Stress and You

The most commonly accepted definition of stress (mainly attributed to Richard S. Lazarus) is that “stress is a condition or feeling experienced when a person perceives that demands exceed the personal and social resources the individual is able to mobilize.”  Overwhelmed Mother

People feel little stress when they have the time, experience and resources to manage a situation.

They feel great stress when they think they can’t handle the demands put upon them. Stress is therefore generally a negative experience (although it may be a result of a positive event). And it is not an inevitable consequence of an event: It depends on people’s perceptions of a situation and their real ability to cope with it.  Stress is a reaction, or a response that occurs naturally in our brain to a real or perceived threat to our body. The stress response happens without thought,  because the stress response is part of the autonomic nervous system. That is the part of the brain that functions – without thought – to keep us a live.  

The “Fight or Flight” Response to Stress

It is important to have a basic understanding of how the stress response works.
For each of us, our stress response is the “fight or flight” response. This is an automatic alert system that is part of our brain and its main function is to help us survive.

The stress response is a response to a stressor.
The stress response is the body’s way of adapting to something that has happened…a way to adapt to life’s stressors.

The stress response being triggered is a very normal part of life. There is good stress that helps you be more alert and prepared, and also physical stress and mental stress.

Stress becomes negative when the body continually responds to stressors without much of a break, or a chance to rest. That is when normal stress becomes chronic stress.

Stress And Your Thoughts

What many don’t realize is that it is their thoughts of uncertainty, or what they are thinking/worrying about is the main cause of their stress. More than anything, that is what keeps triggering the stress response.

It is our thoughts of fear and worry that are causing the majority of  chronic stress.

What do you think about most of the time?   What are your thoughts of uncertainty?

  • Will I find good daycare?
  • Will I be able to find a job?
  • Will I have enough money to pay my bills?
  • Will I be able to pay the rent, take care of my family?
  • Will I ever feel like my old self again?
  • Can I balance my career with parenthood?
  • Is my relationship going to last?
  • Am I a good mother?

How utterly pervasive these fears, or thoughts of uncertainty are in our lives. I have always believed that everyone does the best they can do given the information and skills, and tools they have to work with. Managing the main cause of stress is no different.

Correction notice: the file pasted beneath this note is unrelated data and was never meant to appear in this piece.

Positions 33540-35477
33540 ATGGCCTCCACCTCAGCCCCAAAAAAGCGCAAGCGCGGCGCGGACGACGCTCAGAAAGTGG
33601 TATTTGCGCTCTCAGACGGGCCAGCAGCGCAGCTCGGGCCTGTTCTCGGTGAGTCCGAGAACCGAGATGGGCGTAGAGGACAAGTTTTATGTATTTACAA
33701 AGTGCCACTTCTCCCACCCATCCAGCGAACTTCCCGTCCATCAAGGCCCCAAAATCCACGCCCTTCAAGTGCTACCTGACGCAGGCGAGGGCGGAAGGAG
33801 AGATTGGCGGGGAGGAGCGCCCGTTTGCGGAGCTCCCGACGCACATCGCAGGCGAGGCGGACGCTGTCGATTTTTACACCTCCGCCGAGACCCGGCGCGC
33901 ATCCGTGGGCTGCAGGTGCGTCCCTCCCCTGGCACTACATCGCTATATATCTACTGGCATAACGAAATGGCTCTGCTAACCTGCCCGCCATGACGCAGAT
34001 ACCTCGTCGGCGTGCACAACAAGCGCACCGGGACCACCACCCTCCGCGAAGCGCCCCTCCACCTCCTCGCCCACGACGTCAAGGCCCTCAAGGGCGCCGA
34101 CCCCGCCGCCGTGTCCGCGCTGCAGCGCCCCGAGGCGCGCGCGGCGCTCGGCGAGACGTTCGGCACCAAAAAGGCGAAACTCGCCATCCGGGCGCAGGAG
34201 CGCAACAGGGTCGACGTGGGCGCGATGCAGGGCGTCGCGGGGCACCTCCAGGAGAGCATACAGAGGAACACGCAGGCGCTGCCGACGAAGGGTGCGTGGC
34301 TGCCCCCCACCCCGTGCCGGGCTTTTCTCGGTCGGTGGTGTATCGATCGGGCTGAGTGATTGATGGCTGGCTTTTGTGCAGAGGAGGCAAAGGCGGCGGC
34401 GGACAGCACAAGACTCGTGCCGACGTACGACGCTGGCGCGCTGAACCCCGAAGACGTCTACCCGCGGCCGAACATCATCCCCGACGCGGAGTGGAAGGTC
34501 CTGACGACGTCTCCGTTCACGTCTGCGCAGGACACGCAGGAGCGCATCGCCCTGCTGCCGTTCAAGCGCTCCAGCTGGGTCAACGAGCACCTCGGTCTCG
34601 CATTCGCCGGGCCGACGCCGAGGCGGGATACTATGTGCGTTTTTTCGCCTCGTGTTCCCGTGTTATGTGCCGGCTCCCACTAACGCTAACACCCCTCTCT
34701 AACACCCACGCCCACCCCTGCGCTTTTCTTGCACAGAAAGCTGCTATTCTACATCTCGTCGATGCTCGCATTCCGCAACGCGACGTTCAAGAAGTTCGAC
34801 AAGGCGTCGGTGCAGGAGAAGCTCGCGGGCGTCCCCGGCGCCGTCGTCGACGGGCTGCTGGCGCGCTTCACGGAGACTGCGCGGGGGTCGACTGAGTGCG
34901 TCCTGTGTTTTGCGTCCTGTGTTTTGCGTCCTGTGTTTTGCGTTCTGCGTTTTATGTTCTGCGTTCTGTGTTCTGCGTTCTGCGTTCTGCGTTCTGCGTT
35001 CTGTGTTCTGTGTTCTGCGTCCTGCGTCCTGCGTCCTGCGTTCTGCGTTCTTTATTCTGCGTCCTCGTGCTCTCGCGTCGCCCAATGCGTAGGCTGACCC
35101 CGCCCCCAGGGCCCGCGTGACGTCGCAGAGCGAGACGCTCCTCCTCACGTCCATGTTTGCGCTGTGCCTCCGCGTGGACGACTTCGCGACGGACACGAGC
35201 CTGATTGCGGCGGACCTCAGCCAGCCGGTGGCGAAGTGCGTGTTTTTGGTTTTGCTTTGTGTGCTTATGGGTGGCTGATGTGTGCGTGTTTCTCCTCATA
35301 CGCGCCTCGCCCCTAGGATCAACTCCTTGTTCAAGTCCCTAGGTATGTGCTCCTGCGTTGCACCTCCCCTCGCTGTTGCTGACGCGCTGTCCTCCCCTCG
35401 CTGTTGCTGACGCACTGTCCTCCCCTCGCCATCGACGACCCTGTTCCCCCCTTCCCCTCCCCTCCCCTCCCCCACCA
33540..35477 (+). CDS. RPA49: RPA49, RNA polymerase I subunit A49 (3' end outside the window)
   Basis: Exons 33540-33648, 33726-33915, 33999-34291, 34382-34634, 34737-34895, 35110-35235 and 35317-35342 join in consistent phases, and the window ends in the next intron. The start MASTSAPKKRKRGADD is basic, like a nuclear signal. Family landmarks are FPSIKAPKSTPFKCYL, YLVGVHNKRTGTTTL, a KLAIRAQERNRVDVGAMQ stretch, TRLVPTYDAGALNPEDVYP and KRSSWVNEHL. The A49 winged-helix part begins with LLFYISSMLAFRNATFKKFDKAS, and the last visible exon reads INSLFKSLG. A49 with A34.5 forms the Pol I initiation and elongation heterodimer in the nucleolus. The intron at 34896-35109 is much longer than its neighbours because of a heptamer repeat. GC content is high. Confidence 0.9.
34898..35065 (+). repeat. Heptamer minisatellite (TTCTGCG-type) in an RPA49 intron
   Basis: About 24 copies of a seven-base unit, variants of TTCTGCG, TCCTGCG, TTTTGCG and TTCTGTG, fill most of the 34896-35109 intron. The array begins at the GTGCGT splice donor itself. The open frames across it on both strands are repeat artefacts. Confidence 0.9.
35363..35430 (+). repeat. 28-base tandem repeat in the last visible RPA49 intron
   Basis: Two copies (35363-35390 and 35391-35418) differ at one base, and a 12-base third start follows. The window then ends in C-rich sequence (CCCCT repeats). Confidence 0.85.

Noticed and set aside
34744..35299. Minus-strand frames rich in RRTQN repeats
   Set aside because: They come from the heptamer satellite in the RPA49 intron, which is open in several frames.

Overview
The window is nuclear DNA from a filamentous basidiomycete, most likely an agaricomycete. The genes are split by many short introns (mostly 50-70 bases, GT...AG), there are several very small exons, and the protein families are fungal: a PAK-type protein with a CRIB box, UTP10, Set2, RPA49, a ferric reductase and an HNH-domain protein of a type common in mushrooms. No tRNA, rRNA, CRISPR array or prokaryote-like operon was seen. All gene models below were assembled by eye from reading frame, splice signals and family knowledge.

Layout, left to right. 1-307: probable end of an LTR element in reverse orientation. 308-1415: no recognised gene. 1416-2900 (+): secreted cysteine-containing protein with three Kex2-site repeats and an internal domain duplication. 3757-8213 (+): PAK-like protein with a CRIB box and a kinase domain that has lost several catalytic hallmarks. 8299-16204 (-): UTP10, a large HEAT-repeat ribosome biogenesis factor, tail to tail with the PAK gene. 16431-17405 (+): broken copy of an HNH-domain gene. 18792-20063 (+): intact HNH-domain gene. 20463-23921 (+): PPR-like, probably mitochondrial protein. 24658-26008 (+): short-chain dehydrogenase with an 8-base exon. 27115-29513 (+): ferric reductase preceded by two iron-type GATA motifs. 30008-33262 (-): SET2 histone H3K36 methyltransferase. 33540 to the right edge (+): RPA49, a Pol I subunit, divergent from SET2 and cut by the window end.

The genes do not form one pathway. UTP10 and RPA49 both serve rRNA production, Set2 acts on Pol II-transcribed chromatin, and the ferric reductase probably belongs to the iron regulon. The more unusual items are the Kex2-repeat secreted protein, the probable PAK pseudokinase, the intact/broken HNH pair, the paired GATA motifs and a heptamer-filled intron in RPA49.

Chronic phsysiologic stress manifests in three main ways; physically, emotionally and cognitively. 
Signs that you might not be handling your stress as effectively as you could:

  • over- or under-eating
  • increased irritability
  • stomach problems
  • tense muscles, tight jaw, sore neck/back
  • racing thoughts
  • trouble falling asleep
  • trouble concentrating
  • feelings of overwhelm
  • tearfulness
  • Chronic headaches

(These symptoms may also be signs of depression. Please talk with a counselor for further clarification if you feel that your situation is beyond stress-induced.)

Can stress result from positive events?

Absolutely! Even positive and planned changes cause physiological stress. Moving, marriage, graduation, a new job,  pregnancy, a new baby, adoption, all are cause for rejoicing and celebrating, but can certainly cause us to feel overwhelmed and inadequate.  However, the harmful biochemical and long-term effects of stress have rarely been observed in positive situations.

What to do if stress is having a negative effect on you?

There are many ways to approach stress management, but they generally fall under three categories.

1. Do nothing and hope it gets better.

2. Reduce/change the stressors (situational factors) that are in your control,

3. Change the way you think about the stressors that aren’t changeable, thus changing your response to the stressors that aren’t changing.  You can learn how to become more aware of your thoughts. You can learn some simple strategies to implement when you start to feel symptoms of stress overload physically and emotionally.
And, you can learn how to manage your stress while in the midst of your demanding lives!

You can manage stress without having to:

  • Wait until you are done with work
  • Wait until you get to the gym
  • Wait until you can go to yoga
  • Wait until you see your therapist
  • Wait until you can soak in a hot tub
  • Wait until you have time to read a book
  • Wait until you have a babysitter

Life coaching and counseling are pathways towards initiating change in your thoughts and thus your life! Call today for a free consultation with Rachel regarding your stress levels, or sign up for “Seven Days towards Serenity”, and receive seven daily email tips to reduce the negative impact of stress on your wellness and balance!

Or for practical stress management tips, see my blog

Keep breathing!

 

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